Today, I’m beginning a new adventure in connecting with people and I’m hopeful you’re interested in coming along.
Probably like you, I’ve felt like a misfit most of my life.
Growing up, there were a few pockets where I felt at home: backpacking with friends, high school theatre productions, the school newspaper…
And, of course, the Internet.
I’m absolutely an introvert, but I love people so much. Attending conferences has helped me build deep connections with people who truly feel like kindred spirits, many of whom I first met on the Internet.
When I go to a conference, I tend to find myself mostly in one-on-one conversations.
Small talk makes me incredibly uncomfortable, but I will hardly blush at the thought of having a four hour conversation with one person. Sometimes that’s walking around outside the venue, at a small table on the fringe, or in a quiet corner.
Sometimes listening, sometimes talking, always reflecting.
These conversations have shaped me, and in turn, shaped others. I take deep pleasure in connecting people who share the same spirit. In fact, a high percentage of Brio attendees were people Paul and I’d met independently at conferences, and our hope was to bring those people together. Truly, Brio’s most curated element was its attendees.
Last year, I overdosed on conferences.
I attended over a dozen, ran a half-dozen, and gave some emotionally draining talks. All of that left me pretty raw. It’s been almost a year since the culmination (running RealtimeConf) and I still don’t actually feel like I’ve recovered.
This year, I’ve only been to a couple events.
Even if I was able to go to All The Things™, there’s no way I’d be able to maintain my sanity while doing it. I can’t take my family to every event and it’s too hard to be away from them, plus big events have come to take way too big of an emotional toll on me.
But I miss “my people.”
I remember a moment after Brio when Paul and I were having a bit of a casual post-mortem about the event. We started talking about the venue (The Round Room in Dublin). It was beautiful, but there weren’t places that lent themselves well to one-on-one conversations.
Paul said, “You know what the venue really needed?”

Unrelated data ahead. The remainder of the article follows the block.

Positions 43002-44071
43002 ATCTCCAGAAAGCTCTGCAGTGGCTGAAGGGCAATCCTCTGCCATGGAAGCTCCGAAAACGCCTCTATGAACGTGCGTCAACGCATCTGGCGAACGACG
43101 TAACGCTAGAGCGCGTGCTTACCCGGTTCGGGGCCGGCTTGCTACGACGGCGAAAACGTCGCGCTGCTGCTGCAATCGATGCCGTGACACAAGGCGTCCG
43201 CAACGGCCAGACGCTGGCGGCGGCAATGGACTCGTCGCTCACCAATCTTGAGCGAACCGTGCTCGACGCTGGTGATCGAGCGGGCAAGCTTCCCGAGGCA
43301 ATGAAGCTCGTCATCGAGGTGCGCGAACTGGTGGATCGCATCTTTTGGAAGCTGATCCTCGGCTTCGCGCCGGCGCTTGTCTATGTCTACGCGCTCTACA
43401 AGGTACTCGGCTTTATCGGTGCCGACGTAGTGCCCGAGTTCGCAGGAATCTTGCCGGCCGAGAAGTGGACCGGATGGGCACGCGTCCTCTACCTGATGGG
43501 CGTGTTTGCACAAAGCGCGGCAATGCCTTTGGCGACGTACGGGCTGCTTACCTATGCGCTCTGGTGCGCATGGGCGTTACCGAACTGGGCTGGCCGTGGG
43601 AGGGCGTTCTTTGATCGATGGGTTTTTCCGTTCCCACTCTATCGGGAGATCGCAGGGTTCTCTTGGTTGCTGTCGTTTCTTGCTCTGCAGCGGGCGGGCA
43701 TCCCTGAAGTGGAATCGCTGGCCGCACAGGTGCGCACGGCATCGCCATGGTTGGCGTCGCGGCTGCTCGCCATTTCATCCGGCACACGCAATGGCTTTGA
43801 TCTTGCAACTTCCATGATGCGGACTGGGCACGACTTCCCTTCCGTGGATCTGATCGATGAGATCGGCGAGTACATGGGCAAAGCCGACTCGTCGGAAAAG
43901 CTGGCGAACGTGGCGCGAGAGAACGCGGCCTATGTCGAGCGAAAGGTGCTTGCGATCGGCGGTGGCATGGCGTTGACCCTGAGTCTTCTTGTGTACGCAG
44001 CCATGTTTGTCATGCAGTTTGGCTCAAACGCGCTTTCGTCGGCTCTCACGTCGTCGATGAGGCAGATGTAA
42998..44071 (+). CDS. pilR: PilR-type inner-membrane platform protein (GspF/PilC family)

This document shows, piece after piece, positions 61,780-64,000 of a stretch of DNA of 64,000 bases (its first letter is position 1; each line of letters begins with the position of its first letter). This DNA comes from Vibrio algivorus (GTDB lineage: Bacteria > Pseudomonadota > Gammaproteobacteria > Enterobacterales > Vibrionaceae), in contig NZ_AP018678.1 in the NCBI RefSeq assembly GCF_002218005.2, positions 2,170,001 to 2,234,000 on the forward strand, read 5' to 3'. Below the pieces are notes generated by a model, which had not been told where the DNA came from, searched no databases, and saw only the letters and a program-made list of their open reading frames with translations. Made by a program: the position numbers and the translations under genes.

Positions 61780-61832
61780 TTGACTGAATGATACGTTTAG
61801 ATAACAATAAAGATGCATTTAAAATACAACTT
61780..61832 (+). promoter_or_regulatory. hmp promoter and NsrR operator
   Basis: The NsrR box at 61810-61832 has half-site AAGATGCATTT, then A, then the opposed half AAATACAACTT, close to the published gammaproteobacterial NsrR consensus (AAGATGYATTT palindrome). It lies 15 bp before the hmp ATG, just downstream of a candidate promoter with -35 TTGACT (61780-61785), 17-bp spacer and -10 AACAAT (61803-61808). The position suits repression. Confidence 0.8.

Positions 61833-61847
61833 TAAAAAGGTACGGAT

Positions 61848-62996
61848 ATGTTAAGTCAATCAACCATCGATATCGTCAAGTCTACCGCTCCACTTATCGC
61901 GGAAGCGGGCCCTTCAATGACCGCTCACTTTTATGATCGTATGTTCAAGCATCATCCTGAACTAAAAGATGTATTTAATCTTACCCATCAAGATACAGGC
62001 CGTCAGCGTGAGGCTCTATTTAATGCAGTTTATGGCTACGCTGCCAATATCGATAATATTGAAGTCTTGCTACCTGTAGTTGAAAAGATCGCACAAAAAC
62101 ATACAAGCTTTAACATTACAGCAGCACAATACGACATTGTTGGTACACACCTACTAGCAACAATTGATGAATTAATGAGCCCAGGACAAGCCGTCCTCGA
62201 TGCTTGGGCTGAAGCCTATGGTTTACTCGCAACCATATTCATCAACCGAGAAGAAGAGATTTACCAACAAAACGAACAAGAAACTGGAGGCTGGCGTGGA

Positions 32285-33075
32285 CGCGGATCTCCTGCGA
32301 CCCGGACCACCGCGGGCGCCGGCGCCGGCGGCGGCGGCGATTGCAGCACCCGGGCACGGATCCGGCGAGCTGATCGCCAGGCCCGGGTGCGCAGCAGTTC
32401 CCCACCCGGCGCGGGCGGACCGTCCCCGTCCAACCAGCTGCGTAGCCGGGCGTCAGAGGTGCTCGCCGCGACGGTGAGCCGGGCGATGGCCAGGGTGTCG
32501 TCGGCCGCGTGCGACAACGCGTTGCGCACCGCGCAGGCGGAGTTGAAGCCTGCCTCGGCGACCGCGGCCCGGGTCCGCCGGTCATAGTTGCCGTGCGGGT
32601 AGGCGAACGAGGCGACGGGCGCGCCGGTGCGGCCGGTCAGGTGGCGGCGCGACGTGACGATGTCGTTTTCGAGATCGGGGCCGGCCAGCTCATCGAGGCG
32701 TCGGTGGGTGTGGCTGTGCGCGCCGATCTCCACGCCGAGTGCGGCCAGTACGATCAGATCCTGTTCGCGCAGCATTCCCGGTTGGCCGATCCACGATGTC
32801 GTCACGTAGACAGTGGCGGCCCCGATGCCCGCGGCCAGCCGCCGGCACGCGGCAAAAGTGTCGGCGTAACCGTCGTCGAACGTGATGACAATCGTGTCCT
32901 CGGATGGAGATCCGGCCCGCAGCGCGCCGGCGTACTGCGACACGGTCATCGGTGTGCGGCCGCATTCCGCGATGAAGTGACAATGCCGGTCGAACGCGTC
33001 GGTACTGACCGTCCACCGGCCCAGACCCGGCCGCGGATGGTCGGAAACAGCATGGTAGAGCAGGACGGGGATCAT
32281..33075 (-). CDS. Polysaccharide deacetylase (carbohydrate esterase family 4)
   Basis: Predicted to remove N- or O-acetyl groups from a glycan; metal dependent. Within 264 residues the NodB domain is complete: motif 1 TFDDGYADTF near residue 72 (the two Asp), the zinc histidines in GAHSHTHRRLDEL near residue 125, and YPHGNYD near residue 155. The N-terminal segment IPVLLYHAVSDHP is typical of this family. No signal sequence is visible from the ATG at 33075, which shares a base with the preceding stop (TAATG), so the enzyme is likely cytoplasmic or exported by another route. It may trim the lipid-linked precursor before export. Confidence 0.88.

“More corners,” I replied.
(I didn’t realize the pun until Paul started laughing.)
That’s always what I’m after: a good corner for a conversation.
Ever since seeing my friend Diana Kimball’s wonderful periodic email a few years ago, I’ve thought about writing a letter to a group of people, but until now I’d not thought of it as a way to maintain connections I am extremely eager to keep.
And why not?
What’s a letter but a good corner for a slow conversation?
So I’m going to start writing a periodic email sharing things I’ve learned, problems I’m working through, and ideas I’m excited about.
As you probably already know, I run a communication software and creative experience company I founded called &yet that focuses on making a positive impact in the world. Based on that, I’ll talk about things like:
- Leadership and management
- Team building and culture
- Starting/running a business
- Creativity and collaboration
- Running and organizing conferences
- Modern communication software and user interface
- Productivity, time management, and focus
- Mental health
- Overcoming self-doubt and other feelings that plague entrepreneurs, creative workers, and, well, literallly everyone.
I’m happy to start this conversation, but my expectation is I’ll hear from you, too, when something strikes you. Just like any good conversation, I’m quite sure a good portion of the content will arise based on what I hear back from you. I’m also going to share my calendar with subscribers and make time to have a couple Talky chats each week.
What do you think?
If this sounds interesting to you, I’d love to have you join.